AS the only interim economic indicator, given the lack of quarterly GDP numbers and nonexistent unemployment data, consumer inflation figures for the end of the third quarter last week suggest the domestic economy continues to recover slowly, but surely.
With consumer (CPI) inflation up 1.9 percent in September on the same month of 2009, prices and most likely demand have again risen on last year’s low base during the trough of the economic slump. But since consumer prices were down over 2 percent at the same time last year on 2008, we are still not back to where we were just after the crisis hit.
The trend has been reflected in tourism with the announcement last week that flight traffic was back to about 2008 levels at Phnom Penh Airport, according to operator Société Concessionaire des Aéroports. Garment-sector analysts have also pointed to a recovery that is just approaching base levels from before the onset of the crisis. Considered together, these indicators suggest Cambodia will consolidate its economic recovery next year.
Certainly, inflation data points to an economy that has turned the corner. Though CPI inflation was down overall in 2009 by 0.7 percent, a sign of sliding demand, this year it has crept up despite a lull in July when the index rose just 1.6 percent year on year, the lowest rate since November 2009. In September, CPI prices were up 0.5 percent on August as both year-on-year and month-on-month inflation increased together at a rate that is manageable, a good sign following last year’s rollercoaster of CPI inflation and deflation.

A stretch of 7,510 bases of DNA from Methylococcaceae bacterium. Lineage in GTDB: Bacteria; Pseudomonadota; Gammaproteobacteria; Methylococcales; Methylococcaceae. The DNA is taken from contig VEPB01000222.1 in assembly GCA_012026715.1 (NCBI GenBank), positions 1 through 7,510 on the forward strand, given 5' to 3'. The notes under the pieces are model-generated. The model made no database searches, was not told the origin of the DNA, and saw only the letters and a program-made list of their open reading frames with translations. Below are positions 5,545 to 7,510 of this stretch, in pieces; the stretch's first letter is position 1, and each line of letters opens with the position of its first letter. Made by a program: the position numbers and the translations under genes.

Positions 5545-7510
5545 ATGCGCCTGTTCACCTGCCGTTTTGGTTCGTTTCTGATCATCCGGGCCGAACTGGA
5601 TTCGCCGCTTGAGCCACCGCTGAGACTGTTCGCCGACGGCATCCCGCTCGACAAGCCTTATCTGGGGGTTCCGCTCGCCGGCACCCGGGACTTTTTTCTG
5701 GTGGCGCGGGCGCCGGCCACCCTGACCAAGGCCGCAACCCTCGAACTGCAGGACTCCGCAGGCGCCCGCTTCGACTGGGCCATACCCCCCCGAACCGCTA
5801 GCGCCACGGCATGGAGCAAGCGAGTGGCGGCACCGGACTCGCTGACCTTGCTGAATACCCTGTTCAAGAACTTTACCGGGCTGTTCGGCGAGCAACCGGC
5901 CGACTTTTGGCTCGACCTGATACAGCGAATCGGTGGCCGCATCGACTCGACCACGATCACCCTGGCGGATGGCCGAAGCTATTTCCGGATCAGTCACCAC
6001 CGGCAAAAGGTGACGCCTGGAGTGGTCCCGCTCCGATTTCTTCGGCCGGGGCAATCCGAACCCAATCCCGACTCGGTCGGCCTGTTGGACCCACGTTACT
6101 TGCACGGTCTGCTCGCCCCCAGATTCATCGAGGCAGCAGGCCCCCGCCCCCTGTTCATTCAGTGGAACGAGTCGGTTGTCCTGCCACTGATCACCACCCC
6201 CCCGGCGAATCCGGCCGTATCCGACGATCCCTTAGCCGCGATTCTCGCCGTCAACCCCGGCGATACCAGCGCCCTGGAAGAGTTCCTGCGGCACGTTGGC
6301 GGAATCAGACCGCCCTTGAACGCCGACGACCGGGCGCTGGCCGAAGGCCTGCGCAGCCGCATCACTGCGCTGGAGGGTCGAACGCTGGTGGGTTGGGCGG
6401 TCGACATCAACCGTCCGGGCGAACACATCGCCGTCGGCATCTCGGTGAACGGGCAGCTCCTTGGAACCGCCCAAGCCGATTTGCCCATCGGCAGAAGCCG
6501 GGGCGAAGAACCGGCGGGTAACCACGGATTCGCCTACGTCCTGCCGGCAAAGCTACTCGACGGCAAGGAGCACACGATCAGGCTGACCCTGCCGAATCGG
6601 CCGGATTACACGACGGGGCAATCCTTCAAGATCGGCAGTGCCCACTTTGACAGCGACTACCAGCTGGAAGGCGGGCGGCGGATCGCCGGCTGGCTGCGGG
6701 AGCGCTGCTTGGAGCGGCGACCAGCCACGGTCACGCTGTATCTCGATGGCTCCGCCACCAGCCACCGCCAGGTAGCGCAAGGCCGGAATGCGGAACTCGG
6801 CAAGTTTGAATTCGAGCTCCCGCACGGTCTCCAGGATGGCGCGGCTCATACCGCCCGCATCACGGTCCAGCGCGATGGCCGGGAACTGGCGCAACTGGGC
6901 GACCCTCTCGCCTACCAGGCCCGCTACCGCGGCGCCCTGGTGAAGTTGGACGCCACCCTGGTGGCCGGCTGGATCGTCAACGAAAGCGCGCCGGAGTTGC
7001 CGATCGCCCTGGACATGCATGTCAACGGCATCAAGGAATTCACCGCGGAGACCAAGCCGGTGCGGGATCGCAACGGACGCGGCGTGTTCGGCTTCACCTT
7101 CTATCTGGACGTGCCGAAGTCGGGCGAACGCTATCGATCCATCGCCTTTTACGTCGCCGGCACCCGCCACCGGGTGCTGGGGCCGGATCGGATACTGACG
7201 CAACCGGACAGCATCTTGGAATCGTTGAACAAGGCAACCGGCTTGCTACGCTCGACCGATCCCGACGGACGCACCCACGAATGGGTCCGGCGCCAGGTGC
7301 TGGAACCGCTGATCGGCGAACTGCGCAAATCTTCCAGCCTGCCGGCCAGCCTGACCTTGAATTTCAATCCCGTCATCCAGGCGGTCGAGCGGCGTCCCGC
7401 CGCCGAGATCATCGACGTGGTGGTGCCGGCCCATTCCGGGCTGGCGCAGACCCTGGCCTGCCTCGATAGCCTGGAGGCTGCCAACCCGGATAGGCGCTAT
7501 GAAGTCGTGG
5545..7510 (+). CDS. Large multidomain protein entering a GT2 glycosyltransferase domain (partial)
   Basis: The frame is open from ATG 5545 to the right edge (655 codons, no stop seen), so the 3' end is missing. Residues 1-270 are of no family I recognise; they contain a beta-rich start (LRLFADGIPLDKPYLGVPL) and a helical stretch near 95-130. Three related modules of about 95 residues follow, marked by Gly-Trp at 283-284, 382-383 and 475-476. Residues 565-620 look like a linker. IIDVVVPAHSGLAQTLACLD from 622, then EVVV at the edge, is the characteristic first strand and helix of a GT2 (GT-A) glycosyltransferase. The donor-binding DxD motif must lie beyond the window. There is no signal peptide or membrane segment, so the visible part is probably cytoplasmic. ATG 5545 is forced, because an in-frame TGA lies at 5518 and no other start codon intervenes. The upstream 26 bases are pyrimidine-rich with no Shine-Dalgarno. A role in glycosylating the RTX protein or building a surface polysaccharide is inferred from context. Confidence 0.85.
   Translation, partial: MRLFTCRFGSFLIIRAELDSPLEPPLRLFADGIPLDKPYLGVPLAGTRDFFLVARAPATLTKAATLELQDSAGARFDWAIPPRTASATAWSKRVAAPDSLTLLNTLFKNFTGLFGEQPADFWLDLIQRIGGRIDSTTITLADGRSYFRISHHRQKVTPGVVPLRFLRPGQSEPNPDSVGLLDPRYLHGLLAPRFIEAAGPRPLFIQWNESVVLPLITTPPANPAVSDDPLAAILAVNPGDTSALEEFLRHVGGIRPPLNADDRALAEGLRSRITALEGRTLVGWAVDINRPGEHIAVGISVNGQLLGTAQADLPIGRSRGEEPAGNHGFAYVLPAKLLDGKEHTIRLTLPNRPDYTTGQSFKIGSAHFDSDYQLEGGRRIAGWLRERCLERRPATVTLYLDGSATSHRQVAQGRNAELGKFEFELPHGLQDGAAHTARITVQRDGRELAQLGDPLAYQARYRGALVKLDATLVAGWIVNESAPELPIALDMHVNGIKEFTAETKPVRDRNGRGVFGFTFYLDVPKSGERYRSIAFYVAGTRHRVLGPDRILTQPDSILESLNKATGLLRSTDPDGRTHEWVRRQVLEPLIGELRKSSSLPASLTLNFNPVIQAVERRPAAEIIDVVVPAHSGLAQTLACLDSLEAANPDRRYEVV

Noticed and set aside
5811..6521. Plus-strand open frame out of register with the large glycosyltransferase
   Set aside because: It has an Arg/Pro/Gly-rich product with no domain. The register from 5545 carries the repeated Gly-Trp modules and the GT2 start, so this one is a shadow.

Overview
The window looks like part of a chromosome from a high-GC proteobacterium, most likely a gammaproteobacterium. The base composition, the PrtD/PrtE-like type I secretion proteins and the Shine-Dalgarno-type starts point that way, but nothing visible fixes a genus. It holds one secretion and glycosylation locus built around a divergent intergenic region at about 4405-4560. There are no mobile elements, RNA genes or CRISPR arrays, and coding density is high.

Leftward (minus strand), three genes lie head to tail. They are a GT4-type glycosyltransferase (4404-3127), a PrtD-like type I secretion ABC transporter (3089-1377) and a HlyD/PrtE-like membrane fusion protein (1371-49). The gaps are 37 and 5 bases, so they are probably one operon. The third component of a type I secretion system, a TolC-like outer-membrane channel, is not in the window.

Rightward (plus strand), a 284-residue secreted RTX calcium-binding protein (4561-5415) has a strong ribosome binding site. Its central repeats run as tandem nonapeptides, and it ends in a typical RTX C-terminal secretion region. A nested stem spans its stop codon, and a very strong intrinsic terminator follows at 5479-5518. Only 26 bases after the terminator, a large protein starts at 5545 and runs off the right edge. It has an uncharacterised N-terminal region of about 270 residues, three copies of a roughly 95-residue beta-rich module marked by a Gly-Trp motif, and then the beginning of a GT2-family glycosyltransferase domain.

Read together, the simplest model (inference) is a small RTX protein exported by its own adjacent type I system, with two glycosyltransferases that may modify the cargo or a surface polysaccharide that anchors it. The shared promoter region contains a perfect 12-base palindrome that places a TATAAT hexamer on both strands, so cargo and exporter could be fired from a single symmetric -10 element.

With little else in the way of reliable data – especially the government’s unrealistic 0.1 percent GDP growth figure for last year – monthly CPI updates since the onset of the crisis have provided a welcome, regular insight. Still, beneath the figures are some worrying signs that erode the cautious optimism that surrounds the latest positives.
The Kingdom’s persistently weak riel and surging fuel prices are likely to account for the bulk of recent inflation, both of which continue to subdue a rebound rather than indicate its good health. Trading at about 4,220 riels to the US dollar at Phnom Penh money changers yesterday, the local currency has recovered little value since struggling in May, which means domestic purchasing power is still undermined.
The riel situation serves to raise the price of imports in local currency terms, and diminishes the spending power of Cambodians, given that many predominantly use the local currency, particularly in the countryside. Premium fuel prices at the pump have risen steadily since the start of the year from around 4,600 riels a litre to about 4,850 riels today, another drain on financial resources, given that all fuel is imported, and that petrol and diesel add up to a considerable portion of business costs.
Inflation is certainly manageable now – compared to the 25 percent-plus annualised price surges in July and August 2008 – while current trends reinforce the belief the economy is slowly emerging from its stupour. But with so few official indicators, few people in Cambodia will believe in the strength of a post-crisis comeback until they experience it for themselves.